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Publication Title | THE ORGANIC RANKINE CYCLE SYSTEM, ITS APPLICATION TO EXTRACT ENERGY FROM LOW TEMPERATURE WASTE HEAT

Organic Rankine Cycle

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THE ORGANIC RANKINE CYCLE SYSTEM, ITS APPLICATION TO EXTRACT ENERGY FROM LOW TEMPERATURE WASTE HEAT

Robert H. Sawyer

AFI Energy Systems Livingston, New Jersey

Shoji Ichikawa

AFI Energy Systems Livingston, New Jersey

ABSTRACT

The conservation of energy by its recovery from low temperature waste heat is of increasing import­

ance in today's world energy crisis. The Organic Rankine Cycle is a cost efficient and proven method of

0

converting low temperature (200-400 F) waste heat to mechanical and/or electrical energy. Applying the Organic Rankine Cycle technology to typical liquid and mixed component condensing streams is described using actual examples. Selection of the organic working fluid is explored.

The Rankine Cycle efficiency is directly dependent upon the temperature difference between its evaporating and condensing phases. The evaporating level is set by the heat source; therefore, to max­ imize efficiency, it is essential to obtain the lowest condensing temperature practical. Various condensing schemes are discussed emphasizing methods of optimizing the net output of the total system.

Several Organic Rankine Cycle commercial applications are summarized with experience and general performance given.

The economics and optimization techniques in typical applications including multiple heat sources are discussed.

INTRODUCTION

The Organic Rankine Cycle, using an organic fluid as

its working medium, is an advanced form of the clas­

sical Rankine Cycle, developed to enhance its use in

recovering energy from low temperature waste heat.

Its technology is founded upon the Steam Rankine

Cycle System which is currently the major source of

electrical and mechanical power generation in our

industrial world. As early as 1960, efforts (1) were saturated liquid completing the cycle.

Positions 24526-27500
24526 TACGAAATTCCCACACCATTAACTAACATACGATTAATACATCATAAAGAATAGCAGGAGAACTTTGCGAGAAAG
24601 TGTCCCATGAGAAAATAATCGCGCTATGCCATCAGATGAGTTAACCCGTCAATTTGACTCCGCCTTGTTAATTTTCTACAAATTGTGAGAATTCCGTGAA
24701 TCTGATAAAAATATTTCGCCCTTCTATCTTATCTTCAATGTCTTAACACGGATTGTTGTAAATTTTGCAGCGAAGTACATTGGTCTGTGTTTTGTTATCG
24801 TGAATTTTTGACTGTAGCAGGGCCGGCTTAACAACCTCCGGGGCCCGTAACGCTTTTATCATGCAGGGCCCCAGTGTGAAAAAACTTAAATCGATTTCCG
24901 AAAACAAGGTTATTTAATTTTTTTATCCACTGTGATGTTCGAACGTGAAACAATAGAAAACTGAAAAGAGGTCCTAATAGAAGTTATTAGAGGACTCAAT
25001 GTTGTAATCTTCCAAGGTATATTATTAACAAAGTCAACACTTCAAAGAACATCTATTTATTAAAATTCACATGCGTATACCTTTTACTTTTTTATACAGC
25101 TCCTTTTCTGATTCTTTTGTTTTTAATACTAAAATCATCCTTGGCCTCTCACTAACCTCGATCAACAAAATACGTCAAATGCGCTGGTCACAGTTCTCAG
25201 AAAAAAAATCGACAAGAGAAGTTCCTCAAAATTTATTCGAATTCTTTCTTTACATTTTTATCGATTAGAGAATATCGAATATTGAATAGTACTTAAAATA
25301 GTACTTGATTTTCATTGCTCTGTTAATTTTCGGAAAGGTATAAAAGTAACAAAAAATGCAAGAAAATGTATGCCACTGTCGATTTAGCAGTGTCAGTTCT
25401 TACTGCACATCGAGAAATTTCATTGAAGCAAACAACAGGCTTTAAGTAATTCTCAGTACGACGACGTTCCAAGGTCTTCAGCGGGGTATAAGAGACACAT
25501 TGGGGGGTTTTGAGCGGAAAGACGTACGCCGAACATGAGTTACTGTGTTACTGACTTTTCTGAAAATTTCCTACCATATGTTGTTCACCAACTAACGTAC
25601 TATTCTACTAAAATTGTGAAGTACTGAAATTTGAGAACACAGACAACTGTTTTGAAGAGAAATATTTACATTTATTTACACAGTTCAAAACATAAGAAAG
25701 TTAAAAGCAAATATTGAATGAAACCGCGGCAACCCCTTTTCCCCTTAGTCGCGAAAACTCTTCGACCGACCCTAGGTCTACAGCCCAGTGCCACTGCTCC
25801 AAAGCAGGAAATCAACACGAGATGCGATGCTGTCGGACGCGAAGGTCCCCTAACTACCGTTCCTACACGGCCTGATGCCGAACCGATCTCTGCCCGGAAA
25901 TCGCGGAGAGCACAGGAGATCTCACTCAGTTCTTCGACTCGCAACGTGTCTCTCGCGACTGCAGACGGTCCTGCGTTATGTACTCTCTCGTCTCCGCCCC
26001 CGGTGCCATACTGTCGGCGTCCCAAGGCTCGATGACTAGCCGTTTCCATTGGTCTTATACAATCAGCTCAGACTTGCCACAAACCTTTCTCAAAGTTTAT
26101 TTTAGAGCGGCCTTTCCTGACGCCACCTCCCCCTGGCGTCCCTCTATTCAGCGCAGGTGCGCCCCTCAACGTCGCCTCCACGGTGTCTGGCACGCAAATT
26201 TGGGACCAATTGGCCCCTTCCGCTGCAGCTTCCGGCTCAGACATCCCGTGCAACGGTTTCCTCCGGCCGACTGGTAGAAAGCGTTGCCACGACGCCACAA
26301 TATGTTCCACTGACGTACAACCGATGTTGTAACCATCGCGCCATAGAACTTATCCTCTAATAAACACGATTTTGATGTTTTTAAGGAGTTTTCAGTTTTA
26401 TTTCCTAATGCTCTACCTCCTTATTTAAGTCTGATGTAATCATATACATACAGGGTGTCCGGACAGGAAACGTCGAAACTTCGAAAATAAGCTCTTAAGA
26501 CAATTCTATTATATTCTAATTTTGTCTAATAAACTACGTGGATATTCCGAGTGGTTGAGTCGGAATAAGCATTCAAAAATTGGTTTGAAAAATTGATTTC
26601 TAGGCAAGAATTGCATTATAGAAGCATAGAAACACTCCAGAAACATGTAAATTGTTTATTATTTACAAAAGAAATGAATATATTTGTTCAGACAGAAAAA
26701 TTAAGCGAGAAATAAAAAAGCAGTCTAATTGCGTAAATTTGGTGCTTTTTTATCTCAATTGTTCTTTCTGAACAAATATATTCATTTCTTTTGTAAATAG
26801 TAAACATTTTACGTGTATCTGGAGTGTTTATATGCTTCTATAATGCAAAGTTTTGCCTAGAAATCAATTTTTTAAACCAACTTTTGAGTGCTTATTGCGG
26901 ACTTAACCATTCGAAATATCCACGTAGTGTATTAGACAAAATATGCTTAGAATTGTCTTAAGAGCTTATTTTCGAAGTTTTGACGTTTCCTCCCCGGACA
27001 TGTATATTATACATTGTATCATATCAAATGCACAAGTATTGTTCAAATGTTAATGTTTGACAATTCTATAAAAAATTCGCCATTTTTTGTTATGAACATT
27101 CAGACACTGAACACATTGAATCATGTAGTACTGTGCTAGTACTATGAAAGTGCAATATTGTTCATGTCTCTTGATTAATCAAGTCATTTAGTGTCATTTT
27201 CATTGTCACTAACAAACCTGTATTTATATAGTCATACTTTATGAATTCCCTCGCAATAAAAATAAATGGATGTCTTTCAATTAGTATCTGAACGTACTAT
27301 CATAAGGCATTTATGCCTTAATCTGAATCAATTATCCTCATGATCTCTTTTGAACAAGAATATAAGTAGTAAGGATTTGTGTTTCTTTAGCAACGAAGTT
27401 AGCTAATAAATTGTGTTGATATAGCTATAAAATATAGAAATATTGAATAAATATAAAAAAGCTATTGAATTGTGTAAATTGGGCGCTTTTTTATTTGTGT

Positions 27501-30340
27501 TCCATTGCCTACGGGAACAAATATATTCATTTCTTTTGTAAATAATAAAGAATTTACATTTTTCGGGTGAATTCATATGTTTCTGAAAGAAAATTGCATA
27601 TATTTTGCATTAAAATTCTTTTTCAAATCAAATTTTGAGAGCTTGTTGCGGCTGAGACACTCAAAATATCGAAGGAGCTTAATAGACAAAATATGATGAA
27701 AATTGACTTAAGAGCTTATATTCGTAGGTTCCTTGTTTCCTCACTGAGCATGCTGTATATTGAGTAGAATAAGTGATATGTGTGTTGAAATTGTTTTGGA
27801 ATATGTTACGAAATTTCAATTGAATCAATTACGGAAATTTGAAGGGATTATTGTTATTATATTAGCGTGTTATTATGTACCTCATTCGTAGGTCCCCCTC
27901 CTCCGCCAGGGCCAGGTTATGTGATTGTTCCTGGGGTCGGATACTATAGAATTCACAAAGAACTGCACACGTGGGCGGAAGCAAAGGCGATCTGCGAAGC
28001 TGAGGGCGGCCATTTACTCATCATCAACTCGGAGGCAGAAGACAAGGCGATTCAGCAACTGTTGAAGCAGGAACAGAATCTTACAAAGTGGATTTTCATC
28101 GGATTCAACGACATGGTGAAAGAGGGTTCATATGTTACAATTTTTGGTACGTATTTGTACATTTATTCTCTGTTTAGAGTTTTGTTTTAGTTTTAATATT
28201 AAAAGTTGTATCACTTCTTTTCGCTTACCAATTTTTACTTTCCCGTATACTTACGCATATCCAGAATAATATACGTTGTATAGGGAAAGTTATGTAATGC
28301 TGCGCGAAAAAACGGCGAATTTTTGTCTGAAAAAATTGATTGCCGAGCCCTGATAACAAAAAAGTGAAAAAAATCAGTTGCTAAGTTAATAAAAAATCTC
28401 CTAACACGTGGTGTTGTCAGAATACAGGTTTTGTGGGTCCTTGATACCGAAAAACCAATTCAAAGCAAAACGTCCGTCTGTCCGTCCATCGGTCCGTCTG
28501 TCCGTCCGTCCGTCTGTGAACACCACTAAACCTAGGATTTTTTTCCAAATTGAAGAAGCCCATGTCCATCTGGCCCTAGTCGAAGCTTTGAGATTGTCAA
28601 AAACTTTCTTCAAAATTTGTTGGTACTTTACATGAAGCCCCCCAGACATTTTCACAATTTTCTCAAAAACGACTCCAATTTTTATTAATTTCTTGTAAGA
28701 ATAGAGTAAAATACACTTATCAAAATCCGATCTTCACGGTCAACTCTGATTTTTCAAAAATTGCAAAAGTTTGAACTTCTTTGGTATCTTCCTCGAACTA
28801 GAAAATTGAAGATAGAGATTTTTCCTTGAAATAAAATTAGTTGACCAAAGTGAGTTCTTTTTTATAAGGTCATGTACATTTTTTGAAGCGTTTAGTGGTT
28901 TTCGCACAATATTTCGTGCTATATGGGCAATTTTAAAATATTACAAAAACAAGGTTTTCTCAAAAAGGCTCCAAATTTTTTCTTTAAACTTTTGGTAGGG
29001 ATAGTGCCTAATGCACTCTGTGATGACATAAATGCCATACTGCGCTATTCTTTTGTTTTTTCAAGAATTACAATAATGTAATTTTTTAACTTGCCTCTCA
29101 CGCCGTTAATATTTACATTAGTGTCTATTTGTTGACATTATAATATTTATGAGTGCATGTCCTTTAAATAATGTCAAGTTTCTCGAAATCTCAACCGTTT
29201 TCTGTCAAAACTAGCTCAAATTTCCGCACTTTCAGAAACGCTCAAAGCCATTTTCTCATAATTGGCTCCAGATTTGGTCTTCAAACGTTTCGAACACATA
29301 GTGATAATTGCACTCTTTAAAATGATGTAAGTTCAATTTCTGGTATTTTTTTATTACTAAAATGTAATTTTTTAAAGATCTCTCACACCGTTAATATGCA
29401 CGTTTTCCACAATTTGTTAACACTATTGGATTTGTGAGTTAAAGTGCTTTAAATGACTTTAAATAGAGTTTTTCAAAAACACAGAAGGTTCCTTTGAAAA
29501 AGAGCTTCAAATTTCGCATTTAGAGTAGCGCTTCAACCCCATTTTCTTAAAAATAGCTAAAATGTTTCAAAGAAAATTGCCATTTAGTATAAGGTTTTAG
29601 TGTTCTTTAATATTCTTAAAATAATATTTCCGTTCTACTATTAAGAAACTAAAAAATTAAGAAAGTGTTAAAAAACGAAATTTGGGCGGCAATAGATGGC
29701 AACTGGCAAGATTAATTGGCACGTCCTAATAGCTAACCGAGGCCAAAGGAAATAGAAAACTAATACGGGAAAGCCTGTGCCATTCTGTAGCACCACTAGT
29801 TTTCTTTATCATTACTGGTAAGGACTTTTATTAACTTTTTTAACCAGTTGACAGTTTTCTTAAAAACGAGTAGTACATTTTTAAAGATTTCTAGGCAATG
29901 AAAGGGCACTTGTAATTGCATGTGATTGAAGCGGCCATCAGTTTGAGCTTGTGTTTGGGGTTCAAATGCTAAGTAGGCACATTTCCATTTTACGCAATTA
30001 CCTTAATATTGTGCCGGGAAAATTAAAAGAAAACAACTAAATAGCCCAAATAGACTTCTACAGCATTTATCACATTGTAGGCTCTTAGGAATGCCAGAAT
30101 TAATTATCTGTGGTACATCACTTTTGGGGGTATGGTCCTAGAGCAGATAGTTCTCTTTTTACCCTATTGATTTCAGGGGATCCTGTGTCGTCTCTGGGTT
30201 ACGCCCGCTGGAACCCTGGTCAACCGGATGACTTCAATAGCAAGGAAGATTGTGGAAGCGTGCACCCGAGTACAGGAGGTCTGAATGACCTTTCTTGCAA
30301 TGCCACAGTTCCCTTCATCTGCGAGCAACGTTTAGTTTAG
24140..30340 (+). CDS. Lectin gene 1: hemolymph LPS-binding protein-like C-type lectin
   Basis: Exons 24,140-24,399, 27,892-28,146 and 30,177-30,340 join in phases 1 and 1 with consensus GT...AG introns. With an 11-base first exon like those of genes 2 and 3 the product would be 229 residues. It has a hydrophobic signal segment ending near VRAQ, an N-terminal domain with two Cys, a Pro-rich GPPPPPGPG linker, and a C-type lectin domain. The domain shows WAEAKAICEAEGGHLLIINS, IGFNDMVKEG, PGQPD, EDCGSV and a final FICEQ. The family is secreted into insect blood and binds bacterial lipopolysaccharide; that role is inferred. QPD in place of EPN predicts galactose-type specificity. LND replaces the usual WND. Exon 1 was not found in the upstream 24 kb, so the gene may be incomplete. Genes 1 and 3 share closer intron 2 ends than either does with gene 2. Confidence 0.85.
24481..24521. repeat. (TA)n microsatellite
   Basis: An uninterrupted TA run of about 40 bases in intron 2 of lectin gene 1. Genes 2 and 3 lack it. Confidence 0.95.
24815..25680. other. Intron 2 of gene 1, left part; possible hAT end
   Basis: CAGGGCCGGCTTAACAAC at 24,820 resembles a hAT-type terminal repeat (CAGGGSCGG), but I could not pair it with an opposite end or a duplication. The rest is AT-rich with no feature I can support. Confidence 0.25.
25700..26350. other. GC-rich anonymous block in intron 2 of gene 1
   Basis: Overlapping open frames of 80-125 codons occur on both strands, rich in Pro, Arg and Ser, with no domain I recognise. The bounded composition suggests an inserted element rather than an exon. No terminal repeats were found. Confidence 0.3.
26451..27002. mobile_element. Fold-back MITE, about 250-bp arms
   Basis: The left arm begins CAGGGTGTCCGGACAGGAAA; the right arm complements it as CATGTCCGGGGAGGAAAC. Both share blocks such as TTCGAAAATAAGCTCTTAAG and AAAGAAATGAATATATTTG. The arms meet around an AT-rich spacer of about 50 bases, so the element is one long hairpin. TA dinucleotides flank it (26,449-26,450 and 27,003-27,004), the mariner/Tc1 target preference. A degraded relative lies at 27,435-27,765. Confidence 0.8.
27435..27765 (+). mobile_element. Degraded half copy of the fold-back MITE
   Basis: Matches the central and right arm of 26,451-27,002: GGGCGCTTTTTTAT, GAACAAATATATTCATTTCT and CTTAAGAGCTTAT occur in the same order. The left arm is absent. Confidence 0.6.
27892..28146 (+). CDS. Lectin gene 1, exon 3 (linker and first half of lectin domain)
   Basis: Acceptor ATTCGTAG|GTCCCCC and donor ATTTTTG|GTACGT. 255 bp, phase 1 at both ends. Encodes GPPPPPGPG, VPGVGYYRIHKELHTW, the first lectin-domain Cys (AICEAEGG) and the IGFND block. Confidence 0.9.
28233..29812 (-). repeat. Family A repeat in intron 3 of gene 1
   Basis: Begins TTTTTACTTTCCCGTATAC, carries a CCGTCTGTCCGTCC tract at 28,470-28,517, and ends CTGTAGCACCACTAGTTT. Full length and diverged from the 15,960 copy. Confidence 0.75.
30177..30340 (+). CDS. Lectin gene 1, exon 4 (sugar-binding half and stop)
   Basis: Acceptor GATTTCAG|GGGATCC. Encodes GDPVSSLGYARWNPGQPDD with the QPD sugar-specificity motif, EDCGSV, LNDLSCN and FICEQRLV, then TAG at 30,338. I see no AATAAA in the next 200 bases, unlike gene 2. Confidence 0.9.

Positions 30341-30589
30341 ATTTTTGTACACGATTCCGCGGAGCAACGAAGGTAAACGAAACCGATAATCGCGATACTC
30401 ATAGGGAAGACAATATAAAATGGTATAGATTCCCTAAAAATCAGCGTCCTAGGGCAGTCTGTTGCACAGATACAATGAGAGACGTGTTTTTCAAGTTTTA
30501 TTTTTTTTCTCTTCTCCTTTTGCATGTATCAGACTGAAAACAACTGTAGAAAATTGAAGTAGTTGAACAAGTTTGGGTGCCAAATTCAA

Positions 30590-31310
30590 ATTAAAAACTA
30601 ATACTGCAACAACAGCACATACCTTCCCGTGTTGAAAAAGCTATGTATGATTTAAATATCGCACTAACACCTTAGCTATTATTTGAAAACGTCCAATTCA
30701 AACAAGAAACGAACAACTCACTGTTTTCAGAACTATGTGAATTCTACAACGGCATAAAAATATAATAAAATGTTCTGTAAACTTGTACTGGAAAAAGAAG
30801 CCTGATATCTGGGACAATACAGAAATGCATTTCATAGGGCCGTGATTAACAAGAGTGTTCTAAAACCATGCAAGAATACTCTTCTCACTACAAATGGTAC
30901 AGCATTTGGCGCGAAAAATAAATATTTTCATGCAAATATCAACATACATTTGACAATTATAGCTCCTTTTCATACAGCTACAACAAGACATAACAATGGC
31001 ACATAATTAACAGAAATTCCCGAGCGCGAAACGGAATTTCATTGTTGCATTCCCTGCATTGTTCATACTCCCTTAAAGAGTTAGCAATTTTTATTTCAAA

ing fluid is pressurized by feed pumps. From@to() heat is added at constant pressure first raising the liquid temperature to the boiling point and then evaporating it to a saturated vapor. FromQ)toQ;j}, the pressurized vapor is expanded adiabatically in a turbine developing mechanical energy. From®to(j) the vapor is condensed at constant pressure to a

ESL-IE-80-04-115

begun to prove the commercial applicability of using organic working fluids in a Rankine Cycle to extract energy from low temperature waste heat. By 1968, a 3.8 megawatt unit using R-11 refrigerant was placed in commercial operation in Japan (2) and currently has more than 80,000 hours of operational experience. To understand the problems of applying this tech­ nology to typical low temperature applications, this paper reviews the basic considerations and notes the solutions used in several applications.

BASIC ORGANIC RANKINE CYCLE

The basic Organic Rankine Cycle may be described using the Pressure-Enthalpy Diagram of a typical working fluid (R-11). (See Figure 1). Shown is the theoretical subcritical Rankine Cycle without super­ heat. From point CDto the saturated liquid work-

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RANKINE CYCLE EFFICIENCY

The theoretical Rankine Cycle efficiency is defined as:

?ZR

Since each fluid has its own widely differing and unique pressure enthalpy characteristics, it follows that the theoretical Rankine Cycle efficiency for each fluid will also be different for any given temperature interval. Figure 2 compares the theo­ retical Rankine efficiency for several hydrocarbons, fluorocarbons and water within the evaporating

0 temperature range of interest (160 to 320 F). A

common condensing temperature of 104°F was used for comparison.

Proceedings from the Second Industrial Energy Technology Conference Houston, TX, April 13-16, 1980

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